Scalia Comes Up With Another One

The Supreme Court heard arguments in Baze v. Rees today. The case is about whether the three-drug protocol in lethal injections amounts to cruel and unusual punishment. The three drugs are sodium pentothal, which is supposed to render the condemned unconscious; pancuronium bromide, which is supposed to paralyze the condemned, and potassium chloride, which is supposed to stop the heart.

At issue is the fact that if the sodium pentathol does not render a particular condemned inmate unconscious, he or she is left paralyzed and in excruciating pain. That “if” appears to be the crux of the arguments for and against the procedure.

Associate Justice Antonin Scalia’s thinking may be an exception, cruxwise.

Justice Antonin Scalia noted that execution methods that have fallen out of use — the electric chair, the firing squad, the hangman’s noose — have been abandoned in part because of fears that they were not pain-free.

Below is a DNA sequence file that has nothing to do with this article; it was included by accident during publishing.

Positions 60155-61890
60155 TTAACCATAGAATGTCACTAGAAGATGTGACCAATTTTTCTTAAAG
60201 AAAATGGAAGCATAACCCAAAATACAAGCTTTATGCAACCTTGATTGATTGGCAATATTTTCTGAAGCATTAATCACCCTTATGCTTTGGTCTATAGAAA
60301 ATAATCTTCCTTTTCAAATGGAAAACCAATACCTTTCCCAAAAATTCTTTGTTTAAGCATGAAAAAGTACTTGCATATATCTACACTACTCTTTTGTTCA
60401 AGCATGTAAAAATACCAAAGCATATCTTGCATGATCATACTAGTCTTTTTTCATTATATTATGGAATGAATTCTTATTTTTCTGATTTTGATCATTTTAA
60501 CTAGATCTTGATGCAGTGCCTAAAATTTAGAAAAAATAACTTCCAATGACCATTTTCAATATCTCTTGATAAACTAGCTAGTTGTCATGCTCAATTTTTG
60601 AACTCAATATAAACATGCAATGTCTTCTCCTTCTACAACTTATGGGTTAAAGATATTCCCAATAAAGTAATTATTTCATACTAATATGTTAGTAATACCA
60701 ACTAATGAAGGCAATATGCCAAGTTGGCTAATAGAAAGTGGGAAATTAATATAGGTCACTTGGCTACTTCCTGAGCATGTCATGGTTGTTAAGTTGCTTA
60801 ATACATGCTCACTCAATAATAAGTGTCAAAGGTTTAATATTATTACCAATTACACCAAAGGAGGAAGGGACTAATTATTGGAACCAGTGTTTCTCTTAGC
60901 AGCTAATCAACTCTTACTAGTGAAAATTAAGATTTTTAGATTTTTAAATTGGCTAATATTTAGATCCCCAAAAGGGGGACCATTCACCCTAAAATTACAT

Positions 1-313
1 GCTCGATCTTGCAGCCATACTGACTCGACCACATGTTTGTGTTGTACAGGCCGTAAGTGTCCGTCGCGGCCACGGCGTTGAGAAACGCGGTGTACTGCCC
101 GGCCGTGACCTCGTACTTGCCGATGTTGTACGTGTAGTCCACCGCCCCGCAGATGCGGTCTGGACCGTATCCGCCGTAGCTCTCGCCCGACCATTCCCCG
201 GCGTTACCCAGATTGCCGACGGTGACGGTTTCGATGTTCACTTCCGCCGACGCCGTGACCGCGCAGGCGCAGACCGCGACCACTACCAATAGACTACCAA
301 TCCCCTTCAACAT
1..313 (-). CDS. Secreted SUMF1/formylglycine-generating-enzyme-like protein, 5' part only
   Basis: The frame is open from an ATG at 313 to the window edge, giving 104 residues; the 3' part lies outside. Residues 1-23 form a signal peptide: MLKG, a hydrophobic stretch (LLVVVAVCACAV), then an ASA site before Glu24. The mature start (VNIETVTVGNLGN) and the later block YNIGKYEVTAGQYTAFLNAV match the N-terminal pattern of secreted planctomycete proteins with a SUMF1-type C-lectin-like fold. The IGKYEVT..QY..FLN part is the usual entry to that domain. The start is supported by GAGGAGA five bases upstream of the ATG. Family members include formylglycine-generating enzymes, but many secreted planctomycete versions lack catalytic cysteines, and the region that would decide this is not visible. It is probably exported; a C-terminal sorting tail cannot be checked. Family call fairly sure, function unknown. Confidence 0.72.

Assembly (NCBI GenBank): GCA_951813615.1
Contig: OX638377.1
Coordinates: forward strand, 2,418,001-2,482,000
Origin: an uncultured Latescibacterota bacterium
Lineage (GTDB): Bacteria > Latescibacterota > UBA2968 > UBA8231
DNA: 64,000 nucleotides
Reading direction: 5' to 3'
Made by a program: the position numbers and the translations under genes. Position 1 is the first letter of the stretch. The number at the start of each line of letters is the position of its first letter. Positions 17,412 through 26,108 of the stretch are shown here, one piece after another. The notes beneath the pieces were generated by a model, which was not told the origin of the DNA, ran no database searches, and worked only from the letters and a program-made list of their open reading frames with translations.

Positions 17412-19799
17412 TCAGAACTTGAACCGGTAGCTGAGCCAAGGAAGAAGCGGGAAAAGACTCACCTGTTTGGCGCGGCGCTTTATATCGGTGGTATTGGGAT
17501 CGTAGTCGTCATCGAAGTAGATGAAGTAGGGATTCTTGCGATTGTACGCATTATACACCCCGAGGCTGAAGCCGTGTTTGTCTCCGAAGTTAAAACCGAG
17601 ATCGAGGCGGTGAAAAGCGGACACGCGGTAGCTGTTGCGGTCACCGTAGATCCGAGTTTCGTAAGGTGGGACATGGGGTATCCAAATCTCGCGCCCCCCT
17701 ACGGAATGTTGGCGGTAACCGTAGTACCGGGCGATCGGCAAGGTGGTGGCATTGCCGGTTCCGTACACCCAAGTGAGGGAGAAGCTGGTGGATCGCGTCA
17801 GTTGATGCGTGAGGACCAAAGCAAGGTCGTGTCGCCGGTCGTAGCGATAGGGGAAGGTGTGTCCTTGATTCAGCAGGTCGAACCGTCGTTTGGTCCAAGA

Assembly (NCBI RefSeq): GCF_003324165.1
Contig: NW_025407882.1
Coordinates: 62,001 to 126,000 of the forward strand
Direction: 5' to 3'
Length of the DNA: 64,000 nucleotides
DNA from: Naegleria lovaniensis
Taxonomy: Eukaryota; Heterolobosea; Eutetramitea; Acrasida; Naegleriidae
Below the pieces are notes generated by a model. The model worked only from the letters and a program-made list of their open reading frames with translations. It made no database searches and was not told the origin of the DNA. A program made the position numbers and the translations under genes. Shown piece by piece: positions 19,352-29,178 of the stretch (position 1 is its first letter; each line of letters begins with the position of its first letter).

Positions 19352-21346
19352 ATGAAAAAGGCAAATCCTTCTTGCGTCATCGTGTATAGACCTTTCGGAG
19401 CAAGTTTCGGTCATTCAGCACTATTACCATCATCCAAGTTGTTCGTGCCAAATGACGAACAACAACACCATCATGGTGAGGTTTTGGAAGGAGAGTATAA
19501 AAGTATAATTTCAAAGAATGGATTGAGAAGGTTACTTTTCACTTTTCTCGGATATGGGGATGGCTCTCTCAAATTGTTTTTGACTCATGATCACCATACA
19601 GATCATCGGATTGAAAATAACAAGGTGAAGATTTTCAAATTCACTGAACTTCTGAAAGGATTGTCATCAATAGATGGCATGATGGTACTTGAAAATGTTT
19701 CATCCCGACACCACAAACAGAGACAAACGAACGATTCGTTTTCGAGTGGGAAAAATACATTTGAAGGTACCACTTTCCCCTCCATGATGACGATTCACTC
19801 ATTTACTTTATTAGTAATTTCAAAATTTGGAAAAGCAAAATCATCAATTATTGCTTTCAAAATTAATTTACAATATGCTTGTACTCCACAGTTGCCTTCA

But where is it written that the state must choose “the least painful method,” Justice Scalia demanded. “Is that somewhere in the Constitution?”

And I thought “cruel and unusual” was simple to understand. But I’m just a layman in these matters.

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